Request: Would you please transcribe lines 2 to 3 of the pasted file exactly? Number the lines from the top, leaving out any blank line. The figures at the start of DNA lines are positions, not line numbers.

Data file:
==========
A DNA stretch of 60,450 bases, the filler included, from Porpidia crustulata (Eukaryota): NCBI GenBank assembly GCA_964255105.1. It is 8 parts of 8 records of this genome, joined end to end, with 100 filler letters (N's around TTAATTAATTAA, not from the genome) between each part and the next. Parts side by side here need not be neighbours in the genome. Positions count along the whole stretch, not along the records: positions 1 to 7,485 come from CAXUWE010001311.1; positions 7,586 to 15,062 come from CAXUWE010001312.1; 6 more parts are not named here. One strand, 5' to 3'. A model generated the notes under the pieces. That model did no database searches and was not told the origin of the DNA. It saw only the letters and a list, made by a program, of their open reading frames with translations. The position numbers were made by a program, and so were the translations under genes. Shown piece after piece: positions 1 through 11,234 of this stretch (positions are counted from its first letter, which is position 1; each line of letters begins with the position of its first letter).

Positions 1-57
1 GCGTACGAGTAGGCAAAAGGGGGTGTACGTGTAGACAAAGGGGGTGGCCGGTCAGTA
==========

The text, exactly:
Positions 1-57
1 GCGTACGAGTAGGCAAAAGGGGGTGTACGTGTAGACAAAGGGGGTGGCCGGTCAGTA